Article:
Southern Three-Banded Armadillo

(Tolypeutes matacus)

Habitat and Distribution: Found in grasslands, savannahs, and marshes in parts of Argentina, Bolivia, Brazil and Paraguay.

Size: 8-13 inches; 4-7 pounds

Wild Diet: Primarily termites, beetle larvae, and ants; also leaves, fruits, vegetables, seeds, and carrion

Predators: Jaguars, maned wolves, and humans

Reproduction: Southern three-banded armadillos are ready to mate around 9-12 months of age. After a 120 day gestation, females deliver a single offspring weighing less than 4 ounces (twins are rare). Newborns have soft, leathery skin that turns into a hard, protective shell a few weeks later. Young are weaned after 10-11 weeks.

Behavior: Southern three-banded armadillos are usually solitary but sometimes huddle in cold weather. They den in abandoned burrows or under dense vegetation. They use strong legs and large claws to dig for insects.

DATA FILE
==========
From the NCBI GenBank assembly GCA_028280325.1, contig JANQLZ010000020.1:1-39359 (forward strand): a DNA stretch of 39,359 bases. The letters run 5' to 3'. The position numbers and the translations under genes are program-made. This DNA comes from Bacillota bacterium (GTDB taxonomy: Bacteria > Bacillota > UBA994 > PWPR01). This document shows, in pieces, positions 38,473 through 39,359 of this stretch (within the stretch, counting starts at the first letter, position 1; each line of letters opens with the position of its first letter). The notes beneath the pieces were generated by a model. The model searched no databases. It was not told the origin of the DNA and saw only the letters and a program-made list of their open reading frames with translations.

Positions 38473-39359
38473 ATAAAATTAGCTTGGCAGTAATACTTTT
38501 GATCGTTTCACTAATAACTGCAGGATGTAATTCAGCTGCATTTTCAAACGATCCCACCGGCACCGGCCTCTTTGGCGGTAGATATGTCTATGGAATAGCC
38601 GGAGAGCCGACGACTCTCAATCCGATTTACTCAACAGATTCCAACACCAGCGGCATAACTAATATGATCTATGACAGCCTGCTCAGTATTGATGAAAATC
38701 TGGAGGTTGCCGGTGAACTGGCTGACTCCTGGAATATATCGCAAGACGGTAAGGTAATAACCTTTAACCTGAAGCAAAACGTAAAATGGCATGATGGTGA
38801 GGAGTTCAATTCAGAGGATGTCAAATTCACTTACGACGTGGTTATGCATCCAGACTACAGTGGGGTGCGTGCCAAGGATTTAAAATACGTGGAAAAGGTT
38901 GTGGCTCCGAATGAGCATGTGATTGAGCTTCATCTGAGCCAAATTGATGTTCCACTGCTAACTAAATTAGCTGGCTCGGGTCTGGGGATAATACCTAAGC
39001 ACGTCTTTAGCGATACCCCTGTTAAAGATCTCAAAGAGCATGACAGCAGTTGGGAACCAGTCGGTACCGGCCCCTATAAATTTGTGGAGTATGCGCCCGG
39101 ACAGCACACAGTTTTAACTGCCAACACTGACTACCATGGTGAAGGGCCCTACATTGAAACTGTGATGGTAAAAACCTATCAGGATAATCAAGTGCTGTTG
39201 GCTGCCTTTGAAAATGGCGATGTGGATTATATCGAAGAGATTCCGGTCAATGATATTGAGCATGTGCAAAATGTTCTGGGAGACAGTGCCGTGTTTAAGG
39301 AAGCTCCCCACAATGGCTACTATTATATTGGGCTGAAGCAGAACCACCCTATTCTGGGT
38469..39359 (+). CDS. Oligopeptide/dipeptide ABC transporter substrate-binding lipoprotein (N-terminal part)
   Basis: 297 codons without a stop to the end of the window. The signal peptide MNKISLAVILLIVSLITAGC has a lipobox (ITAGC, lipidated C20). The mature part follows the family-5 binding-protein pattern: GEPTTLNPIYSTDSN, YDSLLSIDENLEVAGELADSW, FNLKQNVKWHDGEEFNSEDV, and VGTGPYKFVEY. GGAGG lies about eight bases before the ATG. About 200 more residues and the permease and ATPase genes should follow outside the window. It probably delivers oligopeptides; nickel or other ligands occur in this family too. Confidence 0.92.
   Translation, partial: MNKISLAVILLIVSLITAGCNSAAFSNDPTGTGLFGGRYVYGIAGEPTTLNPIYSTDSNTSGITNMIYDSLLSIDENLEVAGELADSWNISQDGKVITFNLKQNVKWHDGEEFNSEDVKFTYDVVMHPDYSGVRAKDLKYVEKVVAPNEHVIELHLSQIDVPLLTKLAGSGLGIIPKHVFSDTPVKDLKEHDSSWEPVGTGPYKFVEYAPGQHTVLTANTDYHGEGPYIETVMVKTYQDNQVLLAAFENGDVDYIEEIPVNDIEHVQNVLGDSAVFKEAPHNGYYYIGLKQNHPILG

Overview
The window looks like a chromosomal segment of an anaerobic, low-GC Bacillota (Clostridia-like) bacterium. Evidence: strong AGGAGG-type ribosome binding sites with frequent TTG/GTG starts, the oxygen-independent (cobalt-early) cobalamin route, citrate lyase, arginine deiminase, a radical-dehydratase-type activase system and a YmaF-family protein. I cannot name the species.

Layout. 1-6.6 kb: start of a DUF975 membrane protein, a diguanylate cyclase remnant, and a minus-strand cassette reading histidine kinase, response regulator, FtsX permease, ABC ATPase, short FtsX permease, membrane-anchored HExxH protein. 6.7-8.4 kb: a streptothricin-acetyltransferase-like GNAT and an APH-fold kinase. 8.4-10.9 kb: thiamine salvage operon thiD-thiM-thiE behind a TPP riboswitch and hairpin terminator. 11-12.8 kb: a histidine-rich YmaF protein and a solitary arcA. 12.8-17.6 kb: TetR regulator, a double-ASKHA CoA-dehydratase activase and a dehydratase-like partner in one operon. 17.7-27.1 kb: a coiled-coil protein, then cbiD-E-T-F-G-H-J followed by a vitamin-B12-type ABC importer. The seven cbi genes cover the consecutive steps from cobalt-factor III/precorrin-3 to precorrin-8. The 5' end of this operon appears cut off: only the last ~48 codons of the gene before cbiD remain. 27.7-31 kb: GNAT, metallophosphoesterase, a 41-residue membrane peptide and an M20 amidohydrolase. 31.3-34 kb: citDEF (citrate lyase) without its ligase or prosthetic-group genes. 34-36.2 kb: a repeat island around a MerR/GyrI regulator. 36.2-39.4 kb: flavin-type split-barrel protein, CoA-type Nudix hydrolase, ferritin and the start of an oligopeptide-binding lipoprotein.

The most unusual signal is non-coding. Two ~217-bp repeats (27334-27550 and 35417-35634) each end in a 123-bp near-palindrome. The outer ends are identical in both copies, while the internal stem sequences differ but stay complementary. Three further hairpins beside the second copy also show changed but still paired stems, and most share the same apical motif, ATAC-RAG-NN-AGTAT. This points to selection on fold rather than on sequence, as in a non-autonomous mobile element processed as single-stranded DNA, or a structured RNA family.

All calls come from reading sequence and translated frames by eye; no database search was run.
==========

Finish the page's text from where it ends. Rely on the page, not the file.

IUCN Status: Near Threatened

Southern three-banded armadillo populations are declining as their habitat is lost and they are hunted for food. Their slow reproductive rate makes it difficult for populations to recover from any kind of pressure. Armadillos exported for the pet trade have a high mortality rate during the export process.

Did you know?

  • When burrowing, southern three-banded armadillos can hold their breath for up to 6 minutes.
  • This is the only armadillo species able to close its shell completely, with its tail tucked next to its head.